I love the whole idea of doing projects in my math class, but I have little to no experience in using this program. How long do you think it takes the average teacher to learn how to use desmos? Also, does it matter what level of math my students are at? My students are all over the place as far what skills each of them have. How many days to you recommend a teacher put aside for this project?
I know this is an old comment, but if you haven’t started yet, you should definitely play around with Desmos! It’s really easy to learn to use desmos.calculator and it’s not too hard to learn to use teacher.desmos activities. I love this project, and I love the idea of doing it in Activity Builder. I’m planning on doing it this term with my Algebra 1 students, so I will change the example equations to linear & parabolic (so I will “copy & edit” her activity), making it more accessible to students at that level.
I use Desmos in my Algebra II courses to show students how the functions interact based on the different parameters and it seems to really help them visualize it. I have seen examples of this before and love the creative aspect in it and how it reinforces restricting domain and range. Using the Activity Building seems like it would provide them with enough structure to really take off running with it. What unit do you do this in and how do you address using functions that have not yet been taught? I see in your video that you have Trig functions in the 7th grade examples but, at least in New York, those are not taught until the end of Algebra II. Do you show every student those or just the ones who are looking to extend their function knowledge to create the image they thought of?
This is such a wonderful activity! I love that you are encouraging students to be creative with mathematics. I was wondering what class/unit you would implement this activity in? Have you had a situation where your students experience difficulty using the program technology? This would be a concern of mine. Overall, I think this is a really engaging and fun activity that I plan on using in my future classroom!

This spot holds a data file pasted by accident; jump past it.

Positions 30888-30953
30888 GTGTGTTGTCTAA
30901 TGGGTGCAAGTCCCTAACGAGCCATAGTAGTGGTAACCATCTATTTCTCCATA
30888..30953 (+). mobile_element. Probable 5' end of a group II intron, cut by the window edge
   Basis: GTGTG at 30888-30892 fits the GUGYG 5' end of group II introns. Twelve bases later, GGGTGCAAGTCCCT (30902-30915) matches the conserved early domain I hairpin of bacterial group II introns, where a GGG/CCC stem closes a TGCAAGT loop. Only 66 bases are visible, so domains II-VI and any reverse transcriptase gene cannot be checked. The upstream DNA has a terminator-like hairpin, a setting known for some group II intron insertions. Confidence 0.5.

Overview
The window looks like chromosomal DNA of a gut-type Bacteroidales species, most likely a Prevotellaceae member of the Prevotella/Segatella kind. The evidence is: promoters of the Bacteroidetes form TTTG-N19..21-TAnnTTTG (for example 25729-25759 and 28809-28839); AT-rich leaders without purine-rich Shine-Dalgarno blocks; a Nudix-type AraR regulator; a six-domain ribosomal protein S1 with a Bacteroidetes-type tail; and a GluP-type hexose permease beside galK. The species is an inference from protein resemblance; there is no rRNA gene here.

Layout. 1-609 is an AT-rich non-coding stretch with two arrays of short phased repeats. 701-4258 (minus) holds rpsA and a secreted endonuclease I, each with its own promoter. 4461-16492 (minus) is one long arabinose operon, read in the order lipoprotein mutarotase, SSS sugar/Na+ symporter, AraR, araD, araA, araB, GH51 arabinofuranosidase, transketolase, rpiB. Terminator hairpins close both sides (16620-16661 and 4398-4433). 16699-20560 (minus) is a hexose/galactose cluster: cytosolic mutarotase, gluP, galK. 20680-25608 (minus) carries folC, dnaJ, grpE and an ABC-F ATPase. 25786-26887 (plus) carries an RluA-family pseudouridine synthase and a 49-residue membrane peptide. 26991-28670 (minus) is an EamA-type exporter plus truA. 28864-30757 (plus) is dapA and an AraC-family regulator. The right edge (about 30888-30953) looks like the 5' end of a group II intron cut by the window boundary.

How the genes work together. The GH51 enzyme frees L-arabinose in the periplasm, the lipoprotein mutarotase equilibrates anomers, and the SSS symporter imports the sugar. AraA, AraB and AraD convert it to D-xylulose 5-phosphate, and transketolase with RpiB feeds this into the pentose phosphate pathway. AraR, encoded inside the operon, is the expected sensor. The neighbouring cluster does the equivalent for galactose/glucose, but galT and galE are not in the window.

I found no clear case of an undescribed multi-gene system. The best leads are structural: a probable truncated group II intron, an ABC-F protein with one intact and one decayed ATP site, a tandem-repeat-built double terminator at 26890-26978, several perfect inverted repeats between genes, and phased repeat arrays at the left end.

This Desmos art project is such a great idea to let student’s start thinking about functions and how to transform them. I really like how personalized this project is. The students have full control of how they want their creation to look like; plus it gives them tons of practice on graphing. I think I can definitely use this in my classrooms with a rubric.
Thanks for sharing. I have done this project using Desmos but didn’t think to make it an activity builder. So much easier to keep track of and help the students.
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Hi Julie! Thank you so much for sharing how you used the Desmos activity for the art project. I found your Desmos activity, edited it a bit to fit my students, and my students have done some great work! The classroom activity made it SO much easier to provide support and monitor their progress.
I have a question for you. I am now having major trouble getting their projects printed from inside the classroom activity so that we can display their work. For the graphs I have resorted to taking a screenshot of their work and enlarging it, but I also want to print their list of equations. I see that you have them printed. I’ve always had no trouble printing from the regular Desmos calculator, but now I’m struggling since we used the classroom activity. Please help!